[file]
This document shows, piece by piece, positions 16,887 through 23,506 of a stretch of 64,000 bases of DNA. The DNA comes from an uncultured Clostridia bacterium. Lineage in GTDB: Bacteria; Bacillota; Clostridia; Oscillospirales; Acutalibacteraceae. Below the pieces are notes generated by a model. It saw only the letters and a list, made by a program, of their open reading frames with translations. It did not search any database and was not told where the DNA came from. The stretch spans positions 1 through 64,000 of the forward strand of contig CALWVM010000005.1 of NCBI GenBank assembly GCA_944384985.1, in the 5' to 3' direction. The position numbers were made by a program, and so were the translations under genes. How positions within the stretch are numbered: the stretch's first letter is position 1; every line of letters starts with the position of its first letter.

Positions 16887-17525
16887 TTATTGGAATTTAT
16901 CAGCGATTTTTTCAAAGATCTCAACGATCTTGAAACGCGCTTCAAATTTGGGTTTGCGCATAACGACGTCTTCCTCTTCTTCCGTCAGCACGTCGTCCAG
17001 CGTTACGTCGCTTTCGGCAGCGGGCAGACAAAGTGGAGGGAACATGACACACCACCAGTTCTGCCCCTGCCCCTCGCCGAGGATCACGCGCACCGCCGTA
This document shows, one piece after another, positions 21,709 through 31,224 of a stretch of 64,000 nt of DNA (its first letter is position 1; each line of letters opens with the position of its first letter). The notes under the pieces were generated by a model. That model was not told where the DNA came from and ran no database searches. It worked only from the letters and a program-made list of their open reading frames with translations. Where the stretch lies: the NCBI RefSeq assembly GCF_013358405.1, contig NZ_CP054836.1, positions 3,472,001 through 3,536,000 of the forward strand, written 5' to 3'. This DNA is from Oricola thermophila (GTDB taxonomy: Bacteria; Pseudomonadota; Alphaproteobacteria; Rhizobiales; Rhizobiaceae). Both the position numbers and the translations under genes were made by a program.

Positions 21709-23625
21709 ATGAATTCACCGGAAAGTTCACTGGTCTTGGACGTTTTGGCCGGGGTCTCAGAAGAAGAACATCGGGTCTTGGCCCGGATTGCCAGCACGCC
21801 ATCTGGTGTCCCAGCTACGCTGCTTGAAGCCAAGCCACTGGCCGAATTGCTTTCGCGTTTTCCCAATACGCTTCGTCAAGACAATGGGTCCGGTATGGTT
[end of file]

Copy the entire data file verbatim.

This document shows, piece by piece, positions 16,887 through 23,506 of a stretch of 64,000 bases of DNA. The DNA comes from an uncultured Clostridia bacterium. Lineage in GTDB: Bacteria; Bacillota; Clostridia; Oscillospirales; Acutalibacteraceae. Below the pieces are notes generated by a model. It saw only the letters and a list, made by a program, of their open reading frames with translations. It did not search any database and was not told where the DNA came from. The stretch spans positions 1 through 64,000 of the forward strand of contig CALWVM010000005.1 of NCBI GenBank assembly GCA_944384985.1, in the 5' to 3' direction. The position numbers were made by a program, and so were the translations under genes. How positions within the stretch are numbered: the stretch's first letter is position 1; every line of letters starts with the position of its first letter.

Positions 16887-17525
16887 TTATTGGAATTTAT
16901 CAGCGATTTTTTCAAAGATCTCAACGATCTTGAAACGCGCTTCAAATTTGGGTTTGCGCATAACGACGTCTTCCTCTTCTTCCGTCAGCACGTCGTCCAG
17001 CGTTACGTCGCTTTCGGCAGCGGGCAGACAAAGTGGAGGGAACATGACACACCACCAGTTCTGCCCCTGCCCCTCGCCGAGGATCACGCGCACCGCCGTA
This document shows, one piece after another, positions 21,709 through 31,224 of a stretch of 64,000 nt of DNA (its first letter is position 1; each line of letters opens with the position of its first letter). The notes under the pieces were generated by a model. That model was not told where the DNA came from and ran no database searches. It worked only from the letters and a program-made list of their open reading frames with translations. Where the stretch lies: the NCBI RefSeq assembly GCF_013358405.1, contig NZ_CP054836.1, positions 3,472,001 through 3,536,000 of the forward strand, written 5' to 3'. This DNA is from Oricola thermophila (GTDB taxonomy: Bacteria; Pseudomonadota; Alphaproteobacteria; Rhizobiales; Rhizobiaceae). Both the position numbers and the translations under genes were made by a program.

Positions 21709-23625
21709 ATGAATTCACCGGAAAGTTCACTGGTCTTGGACGTTTTGGCCGGGGTCTCAGAAGAAGAACATCGGGTCTTGGCCCGGATTGCCAGCACGCC
21801 ATCTGGTGTCCCAGCTACGCTGCTTGAAGCCAAGCCACTGGCCGAATTGCTTTCGCGTTTTCCCAATACGCTTCGTCAAGACAATGGGTCCGGTATGGTT